You know what? I have been pretty lucky this month to have read several really great, inspiring books. That has been really nice. Here is one of them.
I was super-excited to get this book--it just has everything I like. Women working together to solve problems! History! Yes! OK, so first we have to find out what the Women's Institute is, which I was pretty fuzzy on. I'd heard of it, but I didn't realize that it's an organization specifically for women living in rural areas. Back at the beginning of the 20th century, a movement started (in Canada) to organize self-education groups for rural women, and it hit Wales and England around the time of the First World War (Scotland has a separate group). The WI aimed to bring life back to declining rural areas and encourage women to work together for education, culture, and so on.
When war broke out in 1939, quite a few people debated closing WI chapters for the duration, but quickly realized that in fact there would be an incredible amount of work to do, and the WI was a great vehicle to get things done. They immediately started working on increasing food production, by gleaning unused fruit crops and making jam (full of vitamins, doesn't spoil, ideal wartime food), and planting crops in bits of waste land and in gardens. WI chapters even harvested country herbs for the production of medicines and encouraged members to plant foxgloves to make heart medications.
The numbers of people living in the country doubled (and then grew more) practically overnight, as children and mothers were evacuated, entire schools relocated, and government offices and even businesses moved out of London...oh, and soldiers were stationed all over the place. The WI was instrumental in getting evacuees placed, ironing out the snags, and feeding everybody. Think of all the strain on the infrastructure!
There was simply an incredible amount of work to do, and the WI coordinated or did a tremendous amount of it. Myriad salvage operations, health-care jobs, knitting for refugees and troops, helping land girls, fundraising for everything from ambulances to POWs, even rabbit-fur production to keep Russians warm--they seem to have tackled anything and everything with unfailing energy and dedication. (And keep in mind that a majority of rural women still didn't have indoor plumbing or electricity--even running water wasn't guaranteed.) Government officials knew that they could call on the WI for help with almost anything and get a response; the smart ones also knew to treat members with a great deal of respect and stay on their right side.
I couldn't put the book down, and by the end I was in awe of everything WI members accomplished. I now feel completely, utterly inadequate and inferior, but very inspired. Maybe I can do better. This is the kind of work that I truly respect; the everyday, unglamorous kind of work that may not earn laurels but is the stuff of life. Summers comments:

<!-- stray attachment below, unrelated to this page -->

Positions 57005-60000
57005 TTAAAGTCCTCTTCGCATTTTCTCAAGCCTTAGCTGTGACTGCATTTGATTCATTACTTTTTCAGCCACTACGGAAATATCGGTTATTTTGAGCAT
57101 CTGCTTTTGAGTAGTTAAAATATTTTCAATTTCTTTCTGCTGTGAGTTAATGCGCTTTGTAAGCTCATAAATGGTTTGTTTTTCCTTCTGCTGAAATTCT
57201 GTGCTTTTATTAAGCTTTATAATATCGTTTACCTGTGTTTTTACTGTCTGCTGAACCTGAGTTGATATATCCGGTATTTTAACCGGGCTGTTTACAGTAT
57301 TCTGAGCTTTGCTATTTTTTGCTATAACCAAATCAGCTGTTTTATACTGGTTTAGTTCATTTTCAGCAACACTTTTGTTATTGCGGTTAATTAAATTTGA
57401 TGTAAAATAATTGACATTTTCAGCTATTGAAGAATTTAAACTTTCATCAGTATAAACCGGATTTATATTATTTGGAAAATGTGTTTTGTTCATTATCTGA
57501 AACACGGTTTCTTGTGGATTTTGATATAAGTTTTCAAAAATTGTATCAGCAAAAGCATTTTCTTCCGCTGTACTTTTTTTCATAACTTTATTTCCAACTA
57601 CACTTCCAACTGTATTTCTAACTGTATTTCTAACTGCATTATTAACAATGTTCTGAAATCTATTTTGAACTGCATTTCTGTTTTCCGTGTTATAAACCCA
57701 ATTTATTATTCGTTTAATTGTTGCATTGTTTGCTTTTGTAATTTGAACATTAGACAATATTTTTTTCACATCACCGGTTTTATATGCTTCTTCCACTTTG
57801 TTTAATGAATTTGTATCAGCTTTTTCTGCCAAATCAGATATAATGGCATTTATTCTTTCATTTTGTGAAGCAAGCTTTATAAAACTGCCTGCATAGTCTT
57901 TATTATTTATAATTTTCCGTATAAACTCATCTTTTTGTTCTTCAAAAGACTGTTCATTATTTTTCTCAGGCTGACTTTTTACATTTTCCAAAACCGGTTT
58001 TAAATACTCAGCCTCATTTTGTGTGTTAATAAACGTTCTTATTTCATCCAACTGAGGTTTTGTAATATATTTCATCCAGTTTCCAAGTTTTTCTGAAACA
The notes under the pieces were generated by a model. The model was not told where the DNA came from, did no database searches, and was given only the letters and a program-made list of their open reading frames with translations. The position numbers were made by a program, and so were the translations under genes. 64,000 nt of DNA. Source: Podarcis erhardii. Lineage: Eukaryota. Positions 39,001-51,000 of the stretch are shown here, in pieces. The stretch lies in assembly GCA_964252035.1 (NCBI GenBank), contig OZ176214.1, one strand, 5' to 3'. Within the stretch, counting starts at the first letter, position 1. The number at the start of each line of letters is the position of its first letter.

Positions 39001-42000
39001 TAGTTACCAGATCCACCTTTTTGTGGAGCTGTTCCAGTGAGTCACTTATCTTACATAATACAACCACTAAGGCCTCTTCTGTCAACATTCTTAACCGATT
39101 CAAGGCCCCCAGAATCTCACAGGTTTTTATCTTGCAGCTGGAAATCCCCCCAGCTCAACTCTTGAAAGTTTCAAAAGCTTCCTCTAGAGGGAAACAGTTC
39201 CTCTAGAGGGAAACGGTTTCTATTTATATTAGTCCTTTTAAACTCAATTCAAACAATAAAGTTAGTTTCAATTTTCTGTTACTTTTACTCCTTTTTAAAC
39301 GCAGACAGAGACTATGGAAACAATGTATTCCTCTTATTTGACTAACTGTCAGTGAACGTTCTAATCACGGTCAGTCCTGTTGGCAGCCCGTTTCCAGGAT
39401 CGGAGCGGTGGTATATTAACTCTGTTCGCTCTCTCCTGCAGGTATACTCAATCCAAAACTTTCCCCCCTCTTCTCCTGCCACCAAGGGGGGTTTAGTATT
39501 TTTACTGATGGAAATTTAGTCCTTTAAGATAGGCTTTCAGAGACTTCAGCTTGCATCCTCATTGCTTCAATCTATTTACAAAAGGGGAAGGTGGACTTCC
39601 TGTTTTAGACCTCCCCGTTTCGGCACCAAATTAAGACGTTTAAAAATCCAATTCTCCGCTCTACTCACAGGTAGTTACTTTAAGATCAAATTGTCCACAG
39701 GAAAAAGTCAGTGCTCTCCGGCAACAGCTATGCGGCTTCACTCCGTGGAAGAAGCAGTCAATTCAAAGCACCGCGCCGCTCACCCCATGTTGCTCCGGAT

The village of Milton in Cambridgeshire had a wartime motto which I think sums up the contribution made by the WI: 'Say little, serve all, pass on. This the the true greatness -- to serve unnoticed and work unseen.' Women did not trumpet their achievements and many of them were unquantifiable anyway since the aim was to keep going, and make life a little easier for others.
Julie Summers has written a couple of other history books that I will certainly have to read--one is about evacuee children, and another about the difficulties of adjusting to life in peacetime, when husbands came home. I have got to read that!
ITV made a dramatic TV series based on this book (which was originally titled Jambusters in the UK; the title was changed in the US to match the TV show). I haven't managed to watch more than about 1.5 episodes yet, so I haven't got a good idea of how I like it. My daughter asked me why I thought I might like this, when I didn't like Downton Abbey. (I thought Downton Abbey was too soapy, though the clothes were certainly wonderful.) When I thought about it, I told her that I liked the Home Fires book because it's about real women and how they solved problems, and I was hoping the TV show would be like that--but so far I don't know. I liked it OK, but it's kind of like a checklist (as I was discussing with my mom the other day). You have to have a snotty queen bee, and an abused wife, and somebody who will have Forbidden Desire--preferably the rector's wife--and so on. We shall see.
I do like the theme song! Here it is for you.